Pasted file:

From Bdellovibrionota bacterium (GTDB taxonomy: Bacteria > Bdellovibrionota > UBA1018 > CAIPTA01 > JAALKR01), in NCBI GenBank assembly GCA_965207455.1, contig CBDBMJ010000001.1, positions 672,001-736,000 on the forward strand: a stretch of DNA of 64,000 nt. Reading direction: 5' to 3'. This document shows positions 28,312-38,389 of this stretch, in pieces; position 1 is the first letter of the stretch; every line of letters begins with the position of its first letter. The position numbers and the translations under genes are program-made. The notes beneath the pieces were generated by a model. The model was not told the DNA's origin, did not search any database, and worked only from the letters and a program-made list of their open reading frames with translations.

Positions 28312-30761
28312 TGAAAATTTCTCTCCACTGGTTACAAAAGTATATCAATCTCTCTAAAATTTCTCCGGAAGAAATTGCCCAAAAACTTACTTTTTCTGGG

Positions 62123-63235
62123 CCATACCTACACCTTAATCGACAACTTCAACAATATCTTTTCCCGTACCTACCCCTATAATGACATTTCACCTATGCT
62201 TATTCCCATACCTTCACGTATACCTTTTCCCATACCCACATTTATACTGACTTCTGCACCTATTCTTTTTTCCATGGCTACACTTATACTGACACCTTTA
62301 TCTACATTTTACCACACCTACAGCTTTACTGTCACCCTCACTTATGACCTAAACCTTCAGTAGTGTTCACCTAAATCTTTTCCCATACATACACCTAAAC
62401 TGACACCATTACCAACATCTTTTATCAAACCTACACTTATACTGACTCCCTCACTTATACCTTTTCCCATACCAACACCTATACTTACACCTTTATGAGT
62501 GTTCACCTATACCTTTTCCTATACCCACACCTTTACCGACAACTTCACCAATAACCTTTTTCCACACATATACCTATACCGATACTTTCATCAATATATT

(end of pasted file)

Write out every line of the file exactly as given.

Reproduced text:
From Bdellovibrionota bacterium (GTDB taxonomy: Bacteria > Bdellovibrionota > UBA1018 > CAIPTA01 > JAALKR01), in NCBI GenBank assembly GCA_965207455.1, contig CBDBMJ010000001.1, positions 672,001-736,000 on the forward strand: a stretch of DNA of 64,000 nt. Reading direction: 5' to 3'. This document shows positions 28,312-38,389 of this stretch, in pieces; position 1 is the first letter of the stretch; every line of letters begins with the position of its first letter. The position numbers and the translations under genes are program-made. The notes beneath the pieces were generated by a model. The model was not told the DNA's origin, did not search any database, and worked only from the letters and a program-made list of their open reading frames with translations.

Positions 28312-30761
28312 TGAAAATTTCTCTCCACTGGTTACAAAAGTATATCAATCTCTCTAAAATTTCTCCGGAAGAAATTGCCCAAAAACTTACTTTTTCTGGG

Positions 62123-63235
62123 CCATACCTACACCTTAATCGACAACTTCAACAATATCTTTTCCCGTACCTACCCCTATAATGACATTTCACCTATGCT
62201 TATTCCCATACCTTCACGTATACCTTTTCCCATACCCACATTTATACTGACTTCTGCACCTATTCTTTTTTCCATGGCTACACTTATACTGACACCTTTA
62301 TCTACATTTTACCACACCTACAGCTTTACTGTCACCCTCACTTATGACCTAAACCTTCAGTAGTGTTCACCTAAATCTTTTCCCATACATACACCTAAAC
62401 TGACACCATTACCAACATCTTTTATCAAACCTACACTTATACTGACTCCCTCACTTATACCTTTTCCCATACCAACACCTATACTTACACCTTTATGAGT
62501 GTTCACCTATACCTTTTCCTATACCCACACCTTTACCGACAACTTCACCAATAACCTTTTTCCACACATATACCTATACCGATACTTTCATCAATATATT